Boy Scout California Patch trading
Beware of sending a Scout on the National Jamboree and Tour. Every time, a vicious disease spreads rampantly across the encampment of 30 to 40 thousand Scouts. Its proper medical name is: Patchous Tradeamongous. Once bitten, there is little relief but to get out there and patch trade with the masses. The itch will get you going, the fever will make you crazy, and the antidote will nab you friends.
What is patch trading? Patch trading is an activity that follows the age old idea of Scouting’s founder, Lord Baden Powell himself. It’s a “game with a purpose”. The game part is that most BSA council contingents attending a National Jamboree, bring a uniquely designed “patch set”. You may have seen one nicely framed on a wall in someone’s home or office. Or, pride fully sown on the back of a Scouting coat. Colorful, distinctive, they represents the event, locale and character of the council who created it. There are the surf and skateboard patches from California’s Orange County troops. The Blue’s Brother’s set from Northeast Suburban Illinois. The dinosaur set, a regular from our own Utah National Parks Council. You’ll find these with many, many other patch sets from councils around the country. Trick is, you can’t buy them. You must trade to get them. A game with a purpose built in.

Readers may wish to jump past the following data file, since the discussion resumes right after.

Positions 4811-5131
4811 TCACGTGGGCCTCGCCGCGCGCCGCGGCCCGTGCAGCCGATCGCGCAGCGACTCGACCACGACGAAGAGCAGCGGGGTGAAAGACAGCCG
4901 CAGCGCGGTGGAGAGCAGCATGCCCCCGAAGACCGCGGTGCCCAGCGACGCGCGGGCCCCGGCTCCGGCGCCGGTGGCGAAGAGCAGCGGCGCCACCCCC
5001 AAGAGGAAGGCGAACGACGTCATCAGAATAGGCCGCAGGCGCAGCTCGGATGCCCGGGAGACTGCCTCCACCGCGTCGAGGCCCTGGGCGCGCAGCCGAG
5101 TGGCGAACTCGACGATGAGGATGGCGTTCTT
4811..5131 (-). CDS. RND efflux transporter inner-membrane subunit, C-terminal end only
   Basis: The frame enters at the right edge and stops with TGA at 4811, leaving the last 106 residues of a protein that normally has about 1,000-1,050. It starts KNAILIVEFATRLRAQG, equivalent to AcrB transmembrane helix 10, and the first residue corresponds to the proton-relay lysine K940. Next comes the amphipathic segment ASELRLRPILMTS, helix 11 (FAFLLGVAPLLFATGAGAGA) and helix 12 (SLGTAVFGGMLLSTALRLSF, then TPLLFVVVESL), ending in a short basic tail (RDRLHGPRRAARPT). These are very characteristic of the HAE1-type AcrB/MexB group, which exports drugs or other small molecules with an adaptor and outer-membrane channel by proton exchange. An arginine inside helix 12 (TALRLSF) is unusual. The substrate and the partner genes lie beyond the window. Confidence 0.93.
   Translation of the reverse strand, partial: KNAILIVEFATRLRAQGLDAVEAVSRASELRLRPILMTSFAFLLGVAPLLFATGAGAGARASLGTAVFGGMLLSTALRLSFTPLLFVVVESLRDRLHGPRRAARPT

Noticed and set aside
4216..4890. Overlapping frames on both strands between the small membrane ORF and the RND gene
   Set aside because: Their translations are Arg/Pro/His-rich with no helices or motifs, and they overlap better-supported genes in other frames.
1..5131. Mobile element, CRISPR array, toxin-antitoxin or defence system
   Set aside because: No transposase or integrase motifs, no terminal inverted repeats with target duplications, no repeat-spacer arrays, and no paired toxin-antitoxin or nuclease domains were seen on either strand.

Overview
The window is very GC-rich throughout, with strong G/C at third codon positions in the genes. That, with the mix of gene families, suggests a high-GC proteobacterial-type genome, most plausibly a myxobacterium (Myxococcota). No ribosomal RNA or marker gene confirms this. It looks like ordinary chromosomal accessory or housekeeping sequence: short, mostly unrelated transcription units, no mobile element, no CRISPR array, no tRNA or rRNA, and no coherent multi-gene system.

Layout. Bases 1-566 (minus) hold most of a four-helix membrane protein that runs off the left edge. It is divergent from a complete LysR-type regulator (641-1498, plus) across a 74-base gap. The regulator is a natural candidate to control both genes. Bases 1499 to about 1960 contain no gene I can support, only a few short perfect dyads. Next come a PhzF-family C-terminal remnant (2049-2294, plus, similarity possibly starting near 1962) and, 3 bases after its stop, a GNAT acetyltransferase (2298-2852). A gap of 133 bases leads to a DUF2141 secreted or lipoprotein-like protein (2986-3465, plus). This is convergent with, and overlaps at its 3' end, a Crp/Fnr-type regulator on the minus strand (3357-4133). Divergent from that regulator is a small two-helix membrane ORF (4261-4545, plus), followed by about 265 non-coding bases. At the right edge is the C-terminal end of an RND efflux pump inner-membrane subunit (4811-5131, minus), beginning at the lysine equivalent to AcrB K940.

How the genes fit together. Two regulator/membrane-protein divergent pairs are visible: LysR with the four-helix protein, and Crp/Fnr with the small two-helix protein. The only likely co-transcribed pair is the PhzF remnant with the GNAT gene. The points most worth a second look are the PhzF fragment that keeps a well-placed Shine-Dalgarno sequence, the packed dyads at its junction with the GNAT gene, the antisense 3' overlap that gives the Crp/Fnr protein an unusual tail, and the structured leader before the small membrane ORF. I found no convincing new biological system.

The purpose is getting Scouts to interact and make friends. Shaking hands, presenting oneself, making deals, sharing stories, it’s all part of the fun. You’ll see them coming with their backpacks of patches, scouring the encampment, looking for that final patch to complete a set. They’ll be on the trail, alongside the roads, outside event entrances. With blankets spread and patches displayed, all are looking to make a trade and with a trade some Scouting friends. Since a Jamboree hosts Scouts from all over the country and even around the world, the first question asked when participants meet is, “where are you from?”. When those attending from our council say, “Utah”, often the next question asked is, “are you a Mormon?”. Regardless of your faith, it’s a perfect intro to make friends and share a conversation about personal beliefs.
Throughout the lives of these young men, they will have opportunities to meet others from distant places, present themselves, shake hands and share who they are and what they believe. They’ll be able to lean on that infectious bug they caught during the National Jamboree and Tour. So, when you go, don’t leave home without a set or two of the antidote to trade with friends you’ll make along the way.